The Bitcoin Family talks about traveling, giving and orange-pilling
Seasoned crypto enthusiasts will remember Didi Taihuttu as the man who went all-in on Bitcoin (BTC) in 2016. He sold his and his family’s possessions. camping out in the Netherlands while he waited for Bitcoin to the moon.
In an interview with Cointelegraph, Taihuttu recalls how it felt to own almost nothing but Bitcoin, 6 years ago:
“I don’t have any cars, motorbikes, nothing. And I’m happier than ever. And she [Taihuttu’s wife] agrees! At that moment we decide to break that chain and lead by example for the kids.”
He explains his realization that life is about accumulating happiness, “instead of accumulating wealth.” Hence, the Bitcoin Family was born. The three daughters “only have Bitcoin, not bank accounts,” while the parents have never looked back on their former lives.
The fivesome has spent the past five years traveling the world, settling on Southern Portugal as one nomadic base for living. They’re in good company to promote the Bitcoiner lifestyle down there; Portugal is a growing hub for the seminal cryptocurrency.
Taihuttu concedes that there are, of course, challenges regarding how to travel the world living off a Bitcoin standard–particularly while looking after three teenage daughters.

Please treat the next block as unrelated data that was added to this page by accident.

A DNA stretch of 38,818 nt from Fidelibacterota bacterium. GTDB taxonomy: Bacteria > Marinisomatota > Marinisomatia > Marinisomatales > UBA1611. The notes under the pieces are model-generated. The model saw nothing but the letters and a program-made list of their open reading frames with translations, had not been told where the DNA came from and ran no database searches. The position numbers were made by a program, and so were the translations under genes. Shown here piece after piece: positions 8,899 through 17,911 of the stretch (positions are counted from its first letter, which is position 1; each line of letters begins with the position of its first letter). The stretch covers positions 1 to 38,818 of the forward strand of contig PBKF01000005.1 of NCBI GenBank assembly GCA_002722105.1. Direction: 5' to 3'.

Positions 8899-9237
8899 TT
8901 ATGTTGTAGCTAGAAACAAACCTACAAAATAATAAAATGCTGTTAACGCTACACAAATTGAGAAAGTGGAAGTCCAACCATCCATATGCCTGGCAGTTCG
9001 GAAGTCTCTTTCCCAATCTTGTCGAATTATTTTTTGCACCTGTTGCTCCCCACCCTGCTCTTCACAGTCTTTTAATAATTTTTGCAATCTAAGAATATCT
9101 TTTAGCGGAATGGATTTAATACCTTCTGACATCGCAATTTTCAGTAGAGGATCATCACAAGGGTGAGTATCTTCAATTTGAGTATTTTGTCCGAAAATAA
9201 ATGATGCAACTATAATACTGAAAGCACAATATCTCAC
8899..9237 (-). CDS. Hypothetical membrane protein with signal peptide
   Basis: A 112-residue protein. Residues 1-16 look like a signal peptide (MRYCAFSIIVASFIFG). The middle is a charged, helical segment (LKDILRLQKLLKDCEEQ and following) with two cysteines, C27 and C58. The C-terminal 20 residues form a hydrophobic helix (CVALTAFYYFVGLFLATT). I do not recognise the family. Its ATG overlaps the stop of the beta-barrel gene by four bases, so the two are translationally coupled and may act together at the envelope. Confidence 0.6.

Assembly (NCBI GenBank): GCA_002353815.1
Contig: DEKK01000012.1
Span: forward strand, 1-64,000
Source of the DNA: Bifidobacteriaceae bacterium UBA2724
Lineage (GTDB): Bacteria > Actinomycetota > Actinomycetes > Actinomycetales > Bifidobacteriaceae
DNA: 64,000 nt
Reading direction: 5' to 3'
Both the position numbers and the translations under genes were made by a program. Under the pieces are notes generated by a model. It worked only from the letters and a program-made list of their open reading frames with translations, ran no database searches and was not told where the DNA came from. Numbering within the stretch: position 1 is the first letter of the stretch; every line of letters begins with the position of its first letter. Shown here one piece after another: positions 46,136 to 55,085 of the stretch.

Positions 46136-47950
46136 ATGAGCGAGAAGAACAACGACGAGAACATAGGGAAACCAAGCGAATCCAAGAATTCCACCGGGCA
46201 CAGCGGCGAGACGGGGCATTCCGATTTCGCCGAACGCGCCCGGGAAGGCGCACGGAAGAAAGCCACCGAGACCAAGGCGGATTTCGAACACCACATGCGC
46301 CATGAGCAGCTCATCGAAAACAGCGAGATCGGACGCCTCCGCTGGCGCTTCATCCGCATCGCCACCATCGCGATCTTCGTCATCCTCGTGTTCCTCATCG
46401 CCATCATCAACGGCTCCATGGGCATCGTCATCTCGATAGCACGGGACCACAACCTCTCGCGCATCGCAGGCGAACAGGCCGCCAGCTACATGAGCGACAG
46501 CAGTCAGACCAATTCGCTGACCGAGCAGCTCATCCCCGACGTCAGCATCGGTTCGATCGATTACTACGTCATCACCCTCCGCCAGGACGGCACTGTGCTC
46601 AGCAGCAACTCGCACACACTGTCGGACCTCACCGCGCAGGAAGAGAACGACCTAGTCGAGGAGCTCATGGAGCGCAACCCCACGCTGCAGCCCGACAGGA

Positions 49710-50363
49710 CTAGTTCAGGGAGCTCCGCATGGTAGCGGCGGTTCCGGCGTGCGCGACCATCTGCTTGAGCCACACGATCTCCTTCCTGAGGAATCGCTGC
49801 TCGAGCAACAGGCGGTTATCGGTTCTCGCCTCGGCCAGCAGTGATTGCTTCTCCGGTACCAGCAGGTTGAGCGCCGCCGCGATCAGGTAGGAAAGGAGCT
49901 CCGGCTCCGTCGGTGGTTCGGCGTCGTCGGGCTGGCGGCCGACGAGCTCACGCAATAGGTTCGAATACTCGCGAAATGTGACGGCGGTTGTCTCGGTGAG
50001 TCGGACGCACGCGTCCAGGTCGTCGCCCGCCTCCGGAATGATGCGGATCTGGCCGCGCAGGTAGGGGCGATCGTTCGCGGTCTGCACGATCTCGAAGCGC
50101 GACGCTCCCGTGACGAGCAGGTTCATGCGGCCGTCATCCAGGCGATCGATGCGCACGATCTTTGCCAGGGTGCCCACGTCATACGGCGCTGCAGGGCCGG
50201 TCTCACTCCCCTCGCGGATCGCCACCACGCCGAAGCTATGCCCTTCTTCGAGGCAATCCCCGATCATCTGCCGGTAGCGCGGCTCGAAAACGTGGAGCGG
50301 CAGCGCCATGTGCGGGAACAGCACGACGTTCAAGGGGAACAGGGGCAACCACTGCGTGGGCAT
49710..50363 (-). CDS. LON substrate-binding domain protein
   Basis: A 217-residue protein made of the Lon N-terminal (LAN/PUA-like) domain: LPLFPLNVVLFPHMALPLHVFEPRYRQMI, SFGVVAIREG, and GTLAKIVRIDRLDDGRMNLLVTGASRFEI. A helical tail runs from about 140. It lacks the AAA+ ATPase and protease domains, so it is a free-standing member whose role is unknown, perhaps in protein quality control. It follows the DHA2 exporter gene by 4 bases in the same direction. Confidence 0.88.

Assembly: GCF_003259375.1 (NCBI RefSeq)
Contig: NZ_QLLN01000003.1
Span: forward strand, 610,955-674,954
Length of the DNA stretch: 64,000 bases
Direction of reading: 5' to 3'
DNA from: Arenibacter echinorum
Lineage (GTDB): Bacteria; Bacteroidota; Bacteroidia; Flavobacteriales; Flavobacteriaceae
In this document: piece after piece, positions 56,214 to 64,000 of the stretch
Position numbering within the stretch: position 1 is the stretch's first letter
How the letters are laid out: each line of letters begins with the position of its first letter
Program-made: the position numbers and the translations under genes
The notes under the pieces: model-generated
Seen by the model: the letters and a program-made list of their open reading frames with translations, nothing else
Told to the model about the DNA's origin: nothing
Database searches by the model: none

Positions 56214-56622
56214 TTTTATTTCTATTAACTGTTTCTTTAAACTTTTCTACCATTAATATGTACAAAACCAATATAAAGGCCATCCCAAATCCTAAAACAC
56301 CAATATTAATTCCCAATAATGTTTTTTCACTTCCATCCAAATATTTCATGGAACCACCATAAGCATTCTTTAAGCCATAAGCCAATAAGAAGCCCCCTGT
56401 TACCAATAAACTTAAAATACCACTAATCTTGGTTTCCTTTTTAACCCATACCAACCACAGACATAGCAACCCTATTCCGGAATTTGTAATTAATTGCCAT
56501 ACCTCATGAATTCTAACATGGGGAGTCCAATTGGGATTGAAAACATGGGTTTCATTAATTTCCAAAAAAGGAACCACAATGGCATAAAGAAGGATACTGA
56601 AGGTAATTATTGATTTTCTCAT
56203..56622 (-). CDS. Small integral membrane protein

However, it hasn’t stopped other explorer families from following in their footsteps. Taihuttu cites that “six families” have since sold all their possessions, à la Bitcoin Family, to enjoy the Bitcoin lifestyle.
Closer to home, Taihuttu orange-pilled his brother and sister, even persuading them to take part in the traveling lifestyle. He concludes that “the decentralized digital nomad lifestyle is the future.”
Taihuttu is wildly generous, giving away something in the order of 40% of his wealth to charities. Profits from trading, affiliate links, book sales, merchandise sales and other “digital nomad” activities are funneled into charity projects.
For example, they have built a school in Mexico for disadvantaged children as well as an orphanage in Venezuela. Naturally, though, there’s a Bitcoin twist.
As the video details with a Mario illustration, it’s a three-step process to orange pill and establish a charity.
- Teach Bitcoin
- Learn how to exchange it
- Grow adoption
While the projects are not born Bitcoin-only, they are certainly not centralized:
“The CEO of a centralized organization [charity] will be driving a BMW. We don’t want that, we do peer to peer.”
The objective for Taihuttu is to engage with other orange-pilled people wherever they travel. They then sit down together and scope out the sources of concern, addressing the issues that would make the biggest positive impact.
The process stems from one of Taihuttu’s many mantras, “Everyone with a heartbeat and a telephone should be able to transact value all over the world.” Bitcoin is that solution and it should inevitably become an intrinsic part of charity projects.
In all, although the Bitcoin Family will continue their world travels, their focus is now firmly on Europe. El Salvador and the next country to adopt Bitcoin as legal tender are of course attractive travel destinations, but Taihuttu is passionate about his home continent’s journey towards Bitcoin adoption.